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Summer Comes To The Toronto Market



Prices for both freehold and condo properties are falling in June, marking the beginning of a typical summer slowdown.

There are three reasons for the slower summer market:

  1. Our summer season is pretty short, and many buyers and sellers like to take a break to enjoy the weather and some vacation time;
  2. “Everyone knows” that summer is not a good time to sell your house – so many sellers prefer to wait until the fall; and
  3. Among those who are both buying and selling, most prefer to buy first. They’d rather not buy in late spring or summer so they can avoid listing their home at an inopportune time.

It is true that the summer market is ‘thinner’ than the spring or fall, meaning both fewer buyers and fewer sellers. However, it can still be a great time to buy or sell, as both buyers and sellers face less competition.


Freehold Homes (detached, semi-detached and attached)

So far in June, house prices in Toronto are about 5% lower than in May, and about the same as they were in April. The decline precisely matches the May/June fall in prices last year, however, it’s unlikely that we’ll see another summer ‘waterfall’ decline. Last year the rapid increase in interest rates caused the correction. This year, interest rates have been relatively steady, the most recent small hike notwithstanding. Prices could certainly fall a bit further, as they usually do in the summer. Once we get to early September, though, I expect that prices will reverse higher into a normal fall market (if indeed anything can be said to be ‘normal’ post Covid)

The inventory of freehold houses in Toronto increased sharply in May. This was a harbinger of the moderation in prices to come in June. From less than 1.5 months’ supply (extreme sellers’ market), inventory increased to over 2.5 months’ supply. This is still in sellers’ market territory, though close to being balanced.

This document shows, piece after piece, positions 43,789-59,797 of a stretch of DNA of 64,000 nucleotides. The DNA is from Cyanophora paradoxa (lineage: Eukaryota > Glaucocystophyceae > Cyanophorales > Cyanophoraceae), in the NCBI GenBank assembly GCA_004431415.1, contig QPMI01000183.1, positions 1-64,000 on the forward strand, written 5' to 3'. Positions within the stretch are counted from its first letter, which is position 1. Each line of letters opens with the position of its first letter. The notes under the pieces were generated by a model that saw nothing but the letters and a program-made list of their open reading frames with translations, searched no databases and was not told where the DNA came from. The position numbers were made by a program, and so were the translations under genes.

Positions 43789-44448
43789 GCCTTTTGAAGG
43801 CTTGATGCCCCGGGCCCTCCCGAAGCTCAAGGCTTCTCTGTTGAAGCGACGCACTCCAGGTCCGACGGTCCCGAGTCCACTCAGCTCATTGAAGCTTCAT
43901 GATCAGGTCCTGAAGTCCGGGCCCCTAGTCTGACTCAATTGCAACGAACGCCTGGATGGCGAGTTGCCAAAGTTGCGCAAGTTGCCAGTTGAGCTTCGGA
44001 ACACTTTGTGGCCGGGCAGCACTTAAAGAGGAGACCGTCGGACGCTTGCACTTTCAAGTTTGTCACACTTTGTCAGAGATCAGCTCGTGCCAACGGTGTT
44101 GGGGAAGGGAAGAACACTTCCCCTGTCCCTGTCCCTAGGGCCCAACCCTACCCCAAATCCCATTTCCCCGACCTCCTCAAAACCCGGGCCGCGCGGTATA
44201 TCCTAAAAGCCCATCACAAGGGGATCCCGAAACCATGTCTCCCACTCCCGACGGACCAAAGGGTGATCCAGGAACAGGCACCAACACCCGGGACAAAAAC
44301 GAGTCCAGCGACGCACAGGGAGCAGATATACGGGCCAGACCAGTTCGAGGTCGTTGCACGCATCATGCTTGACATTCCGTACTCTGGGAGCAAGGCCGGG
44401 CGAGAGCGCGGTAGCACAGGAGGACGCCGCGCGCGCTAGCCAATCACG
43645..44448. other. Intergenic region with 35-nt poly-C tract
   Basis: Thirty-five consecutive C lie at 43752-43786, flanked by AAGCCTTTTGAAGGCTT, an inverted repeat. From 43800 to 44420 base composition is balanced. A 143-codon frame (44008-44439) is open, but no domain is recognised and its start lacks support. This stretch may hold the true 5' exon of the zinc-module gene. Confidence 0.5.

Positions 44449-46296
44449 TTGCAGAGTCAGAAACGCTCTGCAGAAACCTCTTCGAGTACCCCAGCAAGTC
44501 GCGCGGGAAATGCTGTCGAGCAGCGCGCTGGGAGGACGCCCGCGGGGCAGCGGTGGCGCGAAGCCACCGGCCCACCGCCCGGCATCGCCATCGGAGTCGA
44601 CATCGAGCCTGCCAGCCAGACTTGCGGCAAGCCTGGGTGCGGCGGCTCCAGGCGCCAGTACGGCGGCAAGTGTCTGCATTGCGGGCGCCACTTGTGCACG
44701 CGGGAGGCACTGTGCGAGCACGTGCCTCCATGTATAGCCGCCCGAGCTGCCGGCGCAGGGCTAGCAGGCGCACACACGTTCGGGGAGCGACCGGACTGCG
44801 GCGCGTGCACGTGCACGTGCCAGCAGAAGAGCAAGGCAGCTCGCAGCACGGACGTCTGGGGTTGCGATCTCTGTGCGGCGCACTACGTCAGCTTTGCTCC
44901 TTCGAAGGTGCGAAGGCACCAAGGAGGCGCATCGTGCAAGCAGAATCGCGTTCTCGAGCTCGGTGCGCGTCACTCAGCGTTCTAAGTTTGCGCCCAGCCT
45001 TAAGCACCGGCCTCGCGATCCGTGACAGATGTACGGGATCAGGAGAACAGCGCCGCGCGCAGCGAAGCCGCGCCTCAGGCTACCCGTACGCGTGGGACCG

Condominium Apartments

Condo prices in Toronto are also falling in June, although to a lesser extent than houses. As for houses, the decline matches the one in May/June last year. Once again, a steep summer decline as in 2022 seems unlikely and a fall recovery probable.

The inventory of condos for sale rose in May, foreshadowing the June moderation in prices as it did for houses. At 3.5 months’ supply, this indicates a roughly balanced market, favouring neither buyers nor sellers.


Bottom Line

For the first time since the beginning of Covid, the Toronto market is (so far) following a more or less ‘normal’ seasonal pattern. Assuming this continues, we can expect to see a bit more moderation in prices over the summer followed by a recovery in the fall starting after Labour Day.

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